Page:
If you voted for President Trump last fall, David A. Graham at The Atlantic says he has “good news and bad news” about your mental capacities. The good news is, contrary to what other liberal journalists have been saying, you “aren’t impervious to reality.”
But don’t get cocky. The bad news is that you’re shallow and primitive, basing your political preferences on “image and tribal identity.”
Without explicitly saying so, Graham leaves the impression that Hillary Clinton enthusiasts like him are, by contrast, models of dispassionate scientific inquiry. Indeed, he claims his bad news about President Trump’s supporters comes straight from “a new political-science paper” whose main authors are “behind some of the most important work on the impact of corrections and fact-checking in recent years.”
Scientifically certifying the mental unfitness of your political opponents is, of course, the opening move in a very nasty game. The final move comes when the newly minted psychological rejects are consigned to maximum-security “psychiatric hospitals” for a long spell of “treatment.” All that’s required is abandoning the reactionary idea that hospitals should be more hospitable than gulags and, voilà, dissent can be hospitalized as well as criminalized. The most advanced progressive regimes realized this. The hospitalization of dissent was right up there with famine-induced genocide as a favorite technique of the USSR and Mao’s China. So, it’s alarming to hear that top tier progressive academics are boldly using their authority as scientists in ways that will marginalize and silence ordinary folk who happen not to share their views.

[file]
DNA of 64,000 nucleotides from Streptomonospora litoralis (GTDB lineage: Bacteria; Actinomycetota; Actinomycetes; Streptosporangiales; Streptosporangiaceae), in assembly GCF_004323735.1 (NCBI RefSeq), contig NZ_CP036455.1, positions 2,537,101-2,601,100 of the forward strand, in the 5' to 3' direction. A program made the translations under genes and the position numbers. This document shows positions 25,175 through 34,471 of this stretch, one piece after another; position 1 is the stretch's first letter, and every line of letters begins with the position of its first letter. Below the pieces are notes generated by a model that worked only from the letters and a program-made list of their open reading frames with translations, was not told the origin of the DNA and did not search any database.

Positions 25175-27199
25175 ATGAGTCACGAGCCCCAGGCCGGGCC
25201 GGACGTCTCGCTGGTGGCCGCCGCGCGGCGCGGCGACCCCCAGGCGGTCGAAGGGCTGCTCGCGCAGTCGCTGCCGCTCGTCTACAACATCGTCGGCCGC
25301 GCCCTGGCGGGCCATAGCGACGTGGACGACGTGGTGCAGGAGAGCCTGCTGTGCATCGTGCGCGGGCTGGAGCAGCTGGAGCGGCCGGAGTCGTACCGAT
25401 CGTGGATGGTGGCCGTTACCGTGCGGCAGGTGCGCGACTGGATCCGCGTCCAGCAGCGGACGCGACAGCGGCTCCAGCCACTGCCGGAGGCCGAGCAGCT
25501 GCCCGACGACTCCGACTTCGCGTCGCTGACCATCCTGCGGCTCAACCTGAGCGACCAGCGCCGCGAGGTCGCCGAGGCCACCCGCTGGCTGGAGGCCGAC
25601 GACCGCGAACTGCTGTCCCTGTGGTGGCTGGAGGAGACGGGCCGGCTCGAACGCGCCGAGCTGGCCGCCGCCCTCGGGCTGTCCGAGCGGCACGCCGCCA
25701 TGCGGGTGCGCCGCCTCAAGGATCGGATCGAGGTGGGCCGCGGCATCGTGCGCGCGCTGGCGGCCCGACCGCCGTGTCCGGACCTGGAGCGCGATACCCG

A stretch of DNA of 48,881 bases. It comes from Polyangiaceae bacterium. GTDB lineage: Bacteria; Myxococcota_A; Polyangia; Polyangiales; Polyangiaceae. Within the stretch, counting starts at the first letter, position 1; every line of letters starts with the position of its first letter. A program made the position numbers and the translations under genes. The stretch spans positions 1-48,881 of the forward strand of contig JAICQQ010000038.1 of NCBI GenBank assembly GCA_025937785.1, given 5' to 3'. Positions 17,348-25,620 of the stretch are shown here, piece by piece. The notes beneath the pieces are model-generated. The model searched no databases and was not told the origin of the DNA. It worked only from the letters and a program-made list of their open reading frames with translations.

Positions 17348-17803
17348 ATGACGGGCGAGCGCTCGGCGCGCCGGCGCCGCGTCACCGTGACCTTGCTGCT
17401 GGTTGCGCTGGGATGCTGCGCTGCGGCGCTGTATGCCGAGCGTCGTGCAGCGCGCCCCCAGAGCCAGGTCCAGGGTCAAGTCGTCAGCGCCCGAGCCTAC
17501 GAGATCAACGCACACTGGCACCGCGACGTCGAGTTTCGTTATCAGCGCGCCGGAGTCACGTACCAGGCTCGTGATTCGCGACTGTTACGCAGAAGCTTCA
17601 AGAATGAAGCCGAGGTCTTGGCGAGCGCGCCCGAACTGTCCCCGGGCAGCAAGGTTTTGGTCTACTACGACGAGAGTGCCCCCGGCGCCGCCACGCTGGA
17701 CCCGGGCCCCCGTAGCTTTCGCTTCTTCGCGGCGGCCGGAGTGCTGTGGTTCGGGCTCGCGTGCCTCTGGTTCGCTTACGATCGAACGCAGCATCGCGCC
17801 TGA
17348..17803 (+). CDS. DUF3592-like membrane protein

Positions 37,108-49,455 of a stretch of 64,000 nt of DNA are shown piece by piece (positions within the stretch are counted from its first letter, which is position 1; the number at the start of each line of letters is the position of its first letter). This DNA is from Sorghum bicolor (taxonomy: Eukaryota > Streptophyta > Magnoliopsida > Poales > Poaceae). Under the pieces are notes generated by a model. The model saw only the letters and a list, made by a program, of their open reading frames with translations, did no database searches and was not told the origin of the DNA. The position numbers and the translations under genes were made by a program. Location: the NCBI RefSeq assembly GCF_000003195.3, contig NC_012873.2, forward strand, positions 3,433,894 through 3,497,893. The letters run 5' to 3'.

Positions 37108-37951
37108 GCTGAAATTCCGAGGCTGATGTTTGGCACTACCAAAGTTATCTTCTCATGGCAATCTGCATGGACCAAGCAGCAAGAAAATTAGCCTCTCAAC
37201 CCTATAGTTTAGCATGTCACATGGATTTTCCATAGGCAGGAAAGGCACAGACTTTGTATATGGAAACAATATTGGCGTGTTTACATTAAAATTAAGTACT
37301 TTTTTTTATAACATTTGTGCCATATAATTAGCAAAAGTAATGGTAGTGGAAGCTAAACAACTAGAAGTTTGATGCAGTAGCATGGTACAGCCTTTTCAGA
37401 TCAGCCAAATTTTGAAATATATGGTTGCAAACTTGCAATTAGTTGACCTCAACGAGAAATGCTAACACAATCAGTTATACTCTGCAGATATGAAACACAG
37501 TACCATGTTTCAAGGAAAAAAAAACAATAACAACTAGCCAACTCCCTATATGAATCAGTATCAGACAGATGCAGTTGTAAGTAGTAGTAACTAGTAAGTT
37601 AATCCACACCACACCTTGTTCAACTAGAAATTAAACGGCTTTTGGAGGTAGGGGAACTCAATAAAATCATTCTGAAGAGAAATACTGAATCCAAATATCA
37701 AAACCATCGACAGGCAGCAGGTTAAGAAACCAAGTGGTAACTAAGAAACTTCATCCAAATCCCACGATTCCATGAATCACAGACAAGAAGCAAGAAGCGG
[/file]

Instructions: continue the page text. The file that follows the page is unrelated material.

But, though a casual reading of their paper might lead one to accept this alarming take on its conclusions, a more careful reading shows that, contrary to Graham, the authors don’t explicitly (important word) draw any conclusions particular to the president’s supporters. The official (another important word) conclusion, though only tested on the latter, is supposed to generalize to everyone, whether they stood with the president, Secretary Clinton, or that weird little CIA agent from Utah who just won’t go away.
Here’s their thesis statement:
Are citizens willing to accept fact-checks of false or unsupported claims of candidates they support in the heat of a political campaign? Previous studies have reached conflicting conclusions about people’s willingness to update their factual beliefs in response to counter-attitudinal information. To discriminate between these findings, we conducted two experiments during the 2016 presidential campaign . . . These results suggest that corrective information can reduce misperceptions, but will often have minimal effects on candidate evaluations or vote choice.
So, officially, (ahem) there’s nothing at all here singling out Trump supporters. Indeed, the authors state that one limitation of their work is that they “did not correct a Clinton misstatement and cannot evaluate how her supporters would have reacted.” The point here is that their conclusions are false if it turns out they don’t generalize to Clinton’s supporters. So, not only has Graham mischaracterized the study’s official conclusion, his mischaracterization, if true, would falsify it!